A major factor in reducing the cost of energy for refrigeration is to prevent the loss of what you've already invested in: cold air. That means placing barriers between warm and cold areas wherever possible.

Donald's implemented three such technologies: night covers on upright refrigerated display cases, strip curtains at the entry to their cold storage area, and an "air curtain" at three different entrances.

"For a smaller store like Donald's, night curtains are the best option to save money right off the bat," says Dennis Arduini of CT Control Temp. "Especially on those older cases, you get a huge amount of cold air that's spilling out, with warm air from the store going in, so the units have to work that much harder to maintain their temperature."

The night covers are a retractable plastic cover, like a window blind, that are pulled over the case opening during closing hours, keeping the cold air in place.

"You don't need a technician to put them in, they're relatively inexpensive and the payback is very good," says Arduini. "And there's a BC Hydro incentive that adds to the value."

Similarly, strip curtains stop chilled air from spilling out of a busy cold storage area, while still allowing people to walk in and out with ease.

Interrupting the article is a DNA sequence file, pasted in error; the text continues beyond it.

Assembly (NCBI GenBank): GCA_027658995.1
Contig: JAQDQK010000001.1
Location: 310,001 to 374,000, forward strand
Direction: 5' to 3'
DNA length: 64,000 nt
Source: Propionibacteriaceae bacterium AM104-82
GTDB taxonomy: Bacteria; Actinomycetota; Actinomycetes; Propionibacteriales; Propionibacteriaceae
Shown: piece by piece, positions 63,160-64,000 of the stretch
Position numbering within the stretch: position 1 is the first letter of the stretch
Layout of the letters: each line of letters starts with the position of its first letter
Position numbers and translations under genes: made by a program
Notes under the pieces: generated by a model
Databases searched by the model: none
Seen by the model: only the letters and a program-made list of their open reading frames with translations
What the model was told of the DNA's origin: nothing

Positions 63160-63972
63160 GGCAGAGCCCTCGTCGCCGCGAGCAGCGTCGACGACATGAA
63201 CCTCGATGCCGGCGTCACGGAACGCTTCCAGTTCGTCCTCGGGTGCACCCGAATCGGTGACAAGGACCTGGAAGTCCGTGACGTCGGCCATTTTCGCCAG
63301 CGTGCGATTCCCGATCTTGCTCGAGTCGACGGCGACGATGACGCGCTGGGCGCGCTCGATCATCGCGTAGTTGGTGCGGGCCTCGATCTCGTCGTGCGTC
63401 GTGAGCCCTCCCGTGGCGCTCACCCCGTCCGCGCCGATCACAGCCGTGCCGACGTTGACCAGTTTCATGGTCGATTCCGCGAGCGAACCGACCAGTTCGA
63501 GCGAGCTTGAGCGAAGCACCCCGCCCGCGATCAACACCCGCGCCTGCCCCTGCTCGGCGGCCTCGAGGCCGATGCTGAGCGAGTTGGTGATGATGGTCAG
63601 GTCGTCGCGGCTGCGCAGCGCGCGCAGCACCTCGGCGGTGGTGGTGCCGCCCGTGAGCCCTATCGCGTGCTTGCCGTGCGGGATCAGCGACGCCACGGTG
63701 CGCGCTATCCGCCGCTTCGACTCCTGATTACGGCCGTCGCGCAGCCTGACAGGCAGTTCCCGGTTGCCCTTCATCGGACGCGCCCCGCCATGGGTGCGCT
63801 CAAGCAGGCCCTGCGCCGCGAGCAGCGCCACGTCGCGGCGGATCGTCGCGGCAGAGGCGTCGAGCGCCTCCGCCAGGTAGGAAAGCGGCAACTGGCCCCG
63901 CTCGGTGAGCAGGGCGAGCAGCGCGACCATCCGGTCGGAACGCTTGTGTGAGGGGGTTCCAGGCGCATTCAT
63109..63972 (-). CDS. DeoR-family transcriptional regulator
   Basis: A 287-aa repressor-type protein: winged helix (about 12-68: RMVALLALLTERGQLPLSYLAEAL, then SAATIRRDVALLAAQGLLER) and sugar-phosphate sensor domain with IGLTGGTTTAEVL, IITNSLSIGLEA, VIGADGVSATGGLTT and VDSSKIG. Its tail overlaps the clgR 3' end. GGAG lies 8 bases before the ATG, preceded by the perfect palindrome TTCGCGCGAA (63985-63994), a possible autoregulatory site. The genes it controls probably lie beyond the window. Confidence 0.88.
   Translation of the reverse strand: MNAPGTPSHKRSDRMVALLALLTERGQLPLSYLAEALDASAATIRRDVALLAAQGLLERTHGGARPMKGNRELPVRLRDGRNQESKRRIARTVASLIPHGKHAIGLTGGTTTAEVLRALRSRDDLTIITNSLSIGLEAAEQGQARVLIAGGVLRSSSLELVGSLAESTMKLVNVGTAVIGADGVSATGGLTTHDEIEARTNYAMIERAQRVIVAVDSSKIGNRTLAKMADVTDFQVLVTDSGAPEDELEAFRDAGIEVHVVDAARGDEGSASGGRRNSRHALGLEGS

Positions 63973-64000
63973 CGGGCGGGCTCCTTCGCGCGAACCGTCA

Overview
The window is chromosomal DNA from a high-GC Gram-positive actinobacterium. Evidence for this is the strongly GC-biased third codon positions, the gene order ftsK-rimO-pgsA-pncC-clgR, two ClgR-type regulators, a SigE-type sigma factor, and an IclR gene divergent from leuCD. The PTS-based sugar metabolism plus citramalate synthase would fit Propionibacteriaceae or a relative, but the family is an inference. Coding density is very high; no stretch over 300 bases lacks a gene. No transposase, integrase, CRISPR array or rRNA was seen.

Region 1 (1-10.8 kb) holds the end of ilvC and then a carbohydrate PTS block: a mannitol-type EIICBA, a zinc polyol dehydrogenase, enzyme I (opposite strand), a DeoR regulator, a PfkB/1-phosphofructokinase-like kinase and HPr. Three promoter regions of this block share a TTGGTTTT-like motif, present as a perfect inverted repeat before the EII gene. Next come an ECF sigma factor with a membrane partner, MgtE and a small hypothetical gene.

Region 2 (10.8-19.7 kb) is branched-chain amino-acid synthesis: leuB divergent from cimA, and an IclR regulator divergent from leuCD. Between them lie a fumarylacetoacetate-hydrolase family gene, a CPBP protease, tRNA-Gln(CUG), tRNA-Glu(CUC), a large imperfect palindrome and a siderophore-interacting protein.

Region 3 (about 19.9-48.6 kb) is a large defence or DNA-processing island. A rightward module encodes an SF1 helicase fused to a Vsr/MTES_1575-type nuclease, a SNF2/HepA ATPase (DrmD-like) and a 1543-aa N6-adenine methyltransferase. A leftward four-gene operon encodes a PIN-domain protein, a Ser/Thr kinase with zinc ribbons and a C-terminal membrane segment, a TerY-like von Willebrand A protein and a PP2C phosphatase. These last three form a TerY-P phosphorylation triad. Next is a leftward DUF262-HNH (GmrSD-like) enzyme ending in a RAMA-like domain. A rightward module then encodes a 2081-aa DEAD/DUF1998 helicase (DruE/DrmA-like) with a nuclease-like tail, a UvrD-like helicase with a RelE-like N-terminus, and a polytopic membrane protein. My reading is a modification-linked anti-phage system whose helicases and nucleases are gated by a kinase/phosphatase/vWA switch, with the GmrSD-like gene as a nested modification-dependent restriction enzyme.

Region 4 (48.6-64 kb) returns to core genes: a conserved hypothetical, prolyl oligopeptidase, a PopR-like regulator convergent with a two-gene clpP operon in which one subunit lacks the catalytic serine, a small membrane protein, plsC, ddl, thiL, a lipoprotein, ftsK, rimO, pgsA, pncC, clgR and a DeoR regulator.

Air curtains help with the same issue – but they block air from moving between the store's interior and the outdoors.

"The air curtain provides a very thin band of air from the unit downwards to the floor, preventing the outdoor air from infiltrating into the store," explains Arduini. "The majority of problems happen in the summer, when warm humid air comes in. Then the air conditioning has to work harder and the humidity levels go up so you get condensation on your refrigerated product.

"You're using extra energy and the end result still isn't as good because your product is affected."

Air curtains – if adjusted properly (a firm steady air flow) – save far more energy than they use.

A final fix at Donald's Market was to replace the motors in refrigeration cases and walk in coolers (which keep cool air circulating) with electronically commutated motors (ECM's) which operate more smoothly and efficiently. Arduini says although all the motors were replaced at once at Donald's, most retailers opt to replace them one by one, as motors burn out.